Okay so here’s the thing, I’ve never really done ‘couples travel’ superbly well. Don’t get me wrong, it’s not that I don’t love traveling as a couple, in fact I really relish the relationship-strengthening experiences traveling as a duo can provide, but because I’ve traveled solo countless times in the past, I’ve kind-of-sort-of developed a camaraderie with… me, myself and I. And that, my dear Wayfarers, has been damn hard to break!
After years of holidaying independently you understand your true ‘traveling self’ – that is – the way you like to experience a culture or destination. When you’re going it alone travel becomes an inherently private experience as you tend to dive head first into the cultural swimming pool of another country because, quite simply, it’s your only option. You don’t have another person to filter your experiences or to be used as a social-crutch.
On top of this, when you travel alone you settle-into a sort of glorified personal travel routine; you know whether you’re a tourist or a traveler; a gourmet-explorer or a happy-snapper; a sleep-in-and-party-late kind of adventure-seeker or a jog-the-Parisian-streets-at-dawn kind of dude. When we make a habit of traveling alone we ultimately become besties with that somewhat-selfishly nuanced travel routine.
You kind of get it all down to a fine art and then BAM, you’re suddenly back off the beaten path but with someone else in tow! And by golly what if they aren’t the same type of traveller as you? What if they don’t want to sit on milk-crates tasting unidentified flying objects from street carts, or tempt Hepatitis B from waterfalls in Cambodia, or worse, what if… instead of staying in unique design hotels they want to stay at a Marriott? A Marriott? Puh-lease!
Now, I’ve had my fair share of shall we say ‘interesting’ experiences while traveling as a couple over the years. From the familiar overtired airport bust-ups to arguments over who gets the window seat to the more experientially detrimental things like disagreeing on whether you should go to a family-feast being thrown in your honour by locals you met just that very day, because one half of your duo was, wait for it, worried about the language barrier.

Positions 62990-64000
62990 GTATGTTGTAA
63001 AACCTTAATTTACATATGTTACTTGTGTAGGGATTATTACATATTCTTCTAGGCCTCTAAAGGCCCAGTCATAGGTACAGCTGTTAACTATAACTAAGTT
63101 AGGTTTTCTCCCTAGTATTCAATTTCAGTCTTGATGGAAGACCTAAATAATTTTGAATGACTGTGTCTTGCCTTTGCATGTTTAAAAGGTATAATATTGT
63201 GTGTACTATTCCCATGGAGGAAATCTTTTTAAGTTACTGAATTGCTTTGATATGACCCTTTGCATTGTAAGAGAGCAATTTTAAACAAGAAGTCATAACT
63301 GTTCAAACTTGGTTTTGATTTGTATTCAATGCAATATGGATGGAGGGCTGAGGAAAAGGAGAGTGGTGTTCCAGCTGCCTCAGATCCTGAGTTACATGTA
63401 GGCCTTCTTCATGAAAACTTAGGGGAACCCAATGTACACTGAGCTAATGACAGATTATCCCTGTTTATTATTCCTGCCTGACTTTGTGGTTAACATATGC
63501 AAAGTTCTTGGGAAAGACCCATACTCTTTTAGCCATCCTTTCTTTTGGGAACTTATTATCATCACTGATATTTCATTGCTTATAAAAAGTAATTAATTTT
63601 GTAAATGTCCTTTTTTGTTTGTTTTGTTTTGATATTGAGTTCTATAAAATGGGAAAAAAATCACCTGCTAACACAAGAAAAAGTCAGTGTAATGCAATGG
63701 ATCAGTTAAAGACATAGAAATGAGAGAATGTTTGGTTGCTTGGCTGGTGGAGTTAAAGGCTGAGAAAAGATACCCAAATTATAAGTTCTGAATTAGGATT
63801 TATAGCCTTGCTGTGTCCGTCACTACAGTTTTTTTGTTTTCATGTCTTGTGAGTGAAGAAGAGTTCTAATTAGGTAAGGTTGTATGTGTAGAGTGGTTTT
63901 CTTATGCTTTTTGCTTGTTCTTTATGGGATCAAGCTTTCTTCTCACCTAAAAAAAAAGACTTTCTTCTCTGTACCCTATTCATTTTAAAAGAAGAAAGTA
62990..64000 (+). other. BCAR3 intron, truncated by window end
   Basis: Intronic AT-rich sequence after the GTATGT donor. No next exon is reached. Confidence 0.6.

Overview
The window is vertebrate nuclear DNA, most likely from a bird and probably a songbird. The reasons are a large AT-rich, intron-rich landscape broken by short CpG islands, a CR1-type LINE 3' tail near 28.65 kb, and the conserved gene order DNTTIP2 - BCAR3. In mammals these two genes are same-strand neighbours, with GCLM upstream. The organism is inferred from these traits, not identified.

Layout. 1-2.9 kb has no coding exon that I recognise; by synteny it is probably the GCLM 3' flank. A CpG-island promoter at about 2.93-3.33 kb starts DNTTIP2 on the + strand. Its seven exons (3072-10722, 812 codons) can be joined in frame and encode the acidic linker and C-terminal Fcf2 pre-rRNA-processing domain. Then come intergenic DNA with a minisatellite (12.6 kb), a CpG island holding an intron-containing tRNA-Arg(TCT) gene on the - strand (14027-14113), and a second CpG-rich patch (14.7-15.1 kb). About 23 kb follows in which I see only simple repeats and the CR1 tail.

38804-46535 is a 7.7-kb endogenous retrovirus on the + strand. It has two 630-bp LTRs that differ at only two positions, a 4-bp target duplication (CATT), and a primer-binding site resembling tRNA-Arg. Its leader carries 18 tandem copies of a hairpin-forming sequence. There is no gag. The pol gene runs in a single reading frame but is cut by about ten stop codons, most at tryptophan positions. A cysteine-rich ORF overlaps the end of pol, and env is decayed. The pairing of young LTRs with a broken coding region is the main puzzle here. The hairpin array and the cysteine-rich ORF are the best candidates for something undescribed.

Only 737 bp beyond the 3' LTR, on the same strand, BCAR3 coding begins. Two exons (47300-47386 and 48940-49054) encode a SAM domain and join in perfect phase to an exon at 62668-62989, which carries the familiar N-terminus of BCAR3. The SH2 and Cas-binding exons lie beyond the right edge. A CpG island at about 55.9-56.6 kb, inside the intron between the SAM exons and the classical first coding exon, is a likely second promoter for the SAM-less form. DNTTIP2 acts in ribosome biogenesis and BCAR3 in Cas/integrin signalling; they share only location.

While I can’t help you with these fundamental differences (if you want to mingle with the locals and they don’t, just ditch them), what I can offer (with Google’s help of course) is how to travel in a duo without A – wanting to maim each other, and B – actually allowing your individual ‘traveling self’ to gain the most from your dual trip. Because sharing another culture with someone else can actually be a really awesome and rewarding experience, if done properly.
How to Travel As a Couple:
Traveling as a couple means you should…Never Stop Compromising
I get it, I do. Sometimes the ‘C’ word is annoying. Sometimes you don’t want to compromise. Sometimes you want to be the master of your own adventure because after all, you’ve been looking forward to it for months now. But what you don’t know is that more often than not, compromise is the difference between the expected and the unexpected. Maybe your partner wants to do a tour that you’re not too fussed on, but being the good little compromiser you go anyway. Maybe on that tour, you hit-it-off with the guide who suggests he takes you both out for a private ‘locals tour’ tomorrow for a pittance of what it cost you today. Moral of the story: adventure lies in compromise and you never know what can happen if you’re open to new experiences!